It was pretty formulaic; I’d pretty much write a song and then take it to Jen, and then we’d write her guitar part and harmony together. We’d never collaborate lyrically. One person would write, and so it was never super collaborative, but that extra guitar brought so much. Sometimes we’d actually write Jen’s part note by note by note. Like, I would point to the fret board and say, “That one!” because there was one specific note that I wanted to hear right at that time. Sometimes it took a while, because the parts were quite complicated and weird, seeing as they were just a series of notes. But I love her sense of humor about it. I know how difficult it must have been for her to deal with me trying to get these specific notes, so I appreciate that she can laugh about it now.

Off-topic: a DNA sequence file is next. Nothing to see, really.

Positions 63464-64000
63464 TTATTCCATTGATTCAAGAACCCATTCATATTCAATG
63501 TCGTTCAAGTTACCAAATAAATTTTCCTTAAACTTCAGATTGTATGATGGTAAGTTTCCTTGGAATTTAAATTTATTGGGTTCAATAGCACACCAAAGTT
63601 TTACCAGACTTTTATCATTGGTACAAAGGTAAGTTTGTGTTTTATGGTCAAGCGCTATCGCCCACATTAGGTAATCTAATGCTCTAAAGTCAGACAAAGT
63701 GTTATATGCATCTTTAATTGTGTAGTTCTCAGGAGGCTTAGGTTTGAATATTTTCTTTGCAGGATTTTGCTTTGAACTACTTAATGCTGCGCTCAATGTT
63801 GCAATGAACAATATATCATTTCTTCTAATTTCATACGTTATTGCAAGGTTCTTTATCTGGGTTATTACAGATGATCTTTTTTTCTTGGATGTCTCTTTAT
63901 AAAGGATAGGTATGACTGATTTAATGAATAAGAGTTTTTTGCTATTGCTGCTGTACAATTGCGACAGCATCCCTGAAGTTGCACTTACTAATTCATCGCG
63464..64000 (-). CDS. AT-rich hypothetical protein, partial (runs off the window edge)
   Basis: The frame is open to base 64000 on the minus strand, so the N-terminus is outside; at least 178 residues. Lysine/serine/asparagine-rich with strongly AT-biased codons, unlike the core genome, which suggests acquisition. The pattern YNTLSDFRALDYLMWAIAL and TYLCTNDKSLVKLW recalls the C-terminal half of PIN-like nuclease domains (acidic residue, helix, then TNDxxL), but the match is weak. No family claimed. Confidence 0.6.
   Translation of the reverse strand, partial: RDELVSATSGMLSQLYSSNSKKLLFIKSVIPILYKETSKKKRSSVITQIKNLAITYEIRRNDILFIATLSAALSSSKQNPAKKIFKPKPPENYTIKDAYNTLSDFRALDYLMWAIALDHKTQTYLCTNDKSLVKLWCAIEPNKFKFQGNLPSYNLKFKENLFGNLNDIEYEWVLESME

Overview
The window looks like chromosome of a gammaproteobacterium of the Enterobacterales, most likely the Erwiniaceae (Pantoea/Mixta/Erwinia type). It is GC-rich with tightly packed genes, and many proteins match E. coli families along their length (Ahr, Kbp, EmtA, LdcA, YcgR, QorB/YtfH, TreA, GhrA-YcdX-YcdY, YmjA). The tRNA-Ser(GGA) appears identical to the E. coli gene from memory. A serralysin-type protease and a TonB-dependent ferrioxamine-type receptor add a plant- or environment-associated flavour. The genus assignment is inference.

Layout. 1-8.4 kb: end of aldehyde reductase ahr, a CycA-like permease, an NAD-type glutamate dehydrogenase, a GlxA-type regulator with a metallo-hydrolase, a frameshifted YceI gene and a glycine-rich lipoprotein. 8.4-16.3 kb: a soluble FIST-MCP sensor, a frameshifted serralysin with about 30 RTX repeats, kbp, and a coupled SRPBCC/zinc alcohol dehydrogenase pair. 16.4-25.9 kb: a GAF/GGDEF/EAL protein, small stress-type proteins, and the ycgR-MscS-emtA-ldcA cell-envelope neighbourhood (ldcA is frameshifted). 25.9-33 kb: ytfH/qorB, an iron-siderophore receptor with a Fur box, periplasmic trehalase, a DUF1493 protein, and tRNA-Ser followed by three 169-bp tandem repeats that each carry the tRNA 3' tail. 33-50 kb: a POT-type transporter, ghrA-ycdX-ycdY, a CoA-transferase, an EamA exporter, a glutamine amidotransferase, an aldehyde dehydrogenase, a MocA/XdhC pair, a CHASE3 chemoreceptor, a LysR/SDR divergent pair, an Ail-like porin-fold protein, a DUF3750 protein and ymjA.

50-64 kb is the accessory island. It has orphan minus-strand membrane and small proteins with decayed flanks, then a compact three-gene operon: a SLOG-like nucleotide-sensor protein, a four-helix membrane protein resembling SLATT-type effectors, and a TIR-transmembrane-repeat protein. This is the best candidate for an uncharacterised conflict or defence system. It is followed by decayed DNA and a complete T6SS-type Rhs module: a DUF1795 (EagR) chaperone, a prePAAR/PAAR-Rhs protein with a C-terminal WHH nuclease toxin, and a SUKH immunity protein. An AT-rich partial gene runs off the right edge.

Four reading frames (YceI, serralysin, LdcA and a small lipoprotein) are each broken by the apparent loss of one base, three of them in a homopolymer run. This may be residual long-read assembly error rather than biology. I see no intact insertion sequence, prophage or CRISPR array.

During the beginning of the Softies, our rule was that if we couldn’t recreate it live, we didn’t do it on the record. I hate the production end of songs, and a lot of what I do is more accidental. On the last Softies record [Holiday in Rhode Island (KLP119)], we made a conscious decision to add more things, but it was really just for fun. That continued with my solo stuff, but still I really just want the songs to be recorded.Rose mentions that, while she has been playing instruments in other people's bands recently, she is still writing songs, and hints at new Softies material. She and Jen recently played the first Softies gigs in 12 years at the Chickfactor 20th anniversary shows in the US (subtitle: “Doing It In Spite Of The Kids”), and said that they enjoyed playing together again so much that they are thinking of writing and recording more songs together.
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